On the other hand, it wouldn't surprise me if Telltale's King's Quest does include deaths, because they are one of the most distinguishing traits of the series, and they can be introduced without turning the design of the game into a cheap mess. The usefulness of a retry button (although I think they will include one anyway) depends on how they approach this: if the death scenes are introduced in a remotely reasonable way, there should be some ways of predicting and avoiding them if you play somewhat carefully, so a retry button is not really needed. If they are introduced in an unfair, completely unpredictable way, there is actually no ability involved, just pure trial and error. Therefore, the retry button could be useful, so the player doesn't have to compulsively save the game when entering every single screen, just in case a thunder falls randomly from the sky and kills Graham.
  • edited November 2012
    "Doesn't have to" is the viewpoint that irks me here. Like I said, that was a gaming feature and obstacle to overcome, not an annoyance. You "have" to save in FPS games too (although, a lot of FPS's have automatic retries now, which is even worse). Just because Adventures are all about puzzles doesn't mean that dying shouldn't be something that can end your gaming experience like anything else. It's not trial and error. Yes, some deaths are unpredictable, but I don't personally find that annoying. At all. I'm not "forced" to "compulsively" save my game. It's not about that. The viewpoint is just so different now and skewed from what it used to be.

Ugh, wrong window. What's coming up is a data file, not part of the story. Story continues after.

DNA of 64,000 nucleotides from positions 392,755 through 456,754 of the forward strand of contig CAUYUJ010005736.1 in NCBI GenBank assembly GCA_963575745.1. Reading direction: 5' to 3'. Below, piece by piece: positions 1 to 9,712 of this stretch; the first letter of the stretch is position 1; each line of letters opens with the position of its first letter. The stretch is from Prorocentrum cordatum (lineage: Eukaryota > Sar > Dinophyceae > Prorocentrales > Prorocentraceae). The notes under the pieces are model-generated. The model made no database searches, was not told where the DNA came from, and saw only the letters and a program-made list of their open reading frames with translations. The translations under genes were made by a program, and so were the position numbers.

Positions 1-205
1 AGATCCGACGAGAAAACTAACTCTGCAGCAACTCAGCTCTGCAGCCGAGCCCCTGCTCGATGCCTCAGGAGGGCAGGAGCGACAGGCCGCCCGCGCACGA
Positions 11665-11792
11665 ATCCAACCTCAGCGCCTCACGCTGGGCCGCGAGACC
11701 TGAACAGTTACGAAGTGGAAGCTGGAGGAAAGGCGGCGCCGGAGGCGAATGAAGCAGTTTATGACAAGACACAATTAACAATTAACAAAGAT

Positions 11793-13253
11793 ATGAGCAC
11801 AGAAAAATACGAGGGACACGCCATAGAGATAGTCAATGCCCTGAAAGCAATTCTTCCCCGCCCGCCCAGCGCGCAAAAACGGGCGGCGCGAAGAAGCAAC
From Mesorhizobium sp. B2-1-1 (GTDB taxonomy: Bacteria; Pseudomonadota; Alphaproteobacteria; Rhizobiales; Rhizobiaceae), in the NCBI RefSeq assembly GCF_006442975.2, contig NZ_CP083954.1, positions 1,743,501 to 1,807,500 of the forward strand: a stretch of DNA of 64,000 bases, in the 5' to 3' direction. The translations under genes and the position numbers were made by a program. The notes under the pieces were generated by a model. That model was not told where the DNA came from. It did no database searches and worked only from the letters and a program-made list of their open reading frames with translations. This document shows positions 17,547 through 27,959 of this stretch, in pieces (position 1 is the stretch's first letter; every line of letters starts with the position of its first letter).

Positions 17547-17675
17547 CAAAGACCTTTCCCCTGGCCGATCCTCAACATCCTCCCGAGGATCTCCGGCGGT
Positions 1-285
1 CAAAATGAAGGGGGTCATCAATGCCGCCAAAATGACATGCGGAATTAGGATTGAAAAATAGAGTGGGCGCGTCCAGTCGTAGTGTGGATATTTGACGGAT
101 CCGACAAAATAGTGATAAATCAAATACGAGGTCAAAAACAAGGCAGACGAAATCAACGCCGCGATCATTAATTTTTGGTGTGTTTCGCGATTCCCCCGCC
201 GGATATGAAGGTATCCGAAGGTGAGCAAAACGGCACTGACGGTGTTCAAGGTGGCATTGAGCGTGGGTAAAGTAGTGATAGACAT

Regarding turning off the retry button, if that was to happen, it would have to be unavailable to re-enable once the game has started. You can always turn in-game hints on again whenever you want currently. I don't like the idea of customizing the game rules while the game is still playing. Ideally, I'd like hints to be grayed out once the game has started as well. It just feels like cheating. Customizing your game experience before starting and then being forced to stick to it is something I would prefer.
    That would cut away a large chunk of the current adventure game market who likes a more casual adventure game. I don't think the game should actively turn away that market, when they can let you control the difficulty of your game transparently.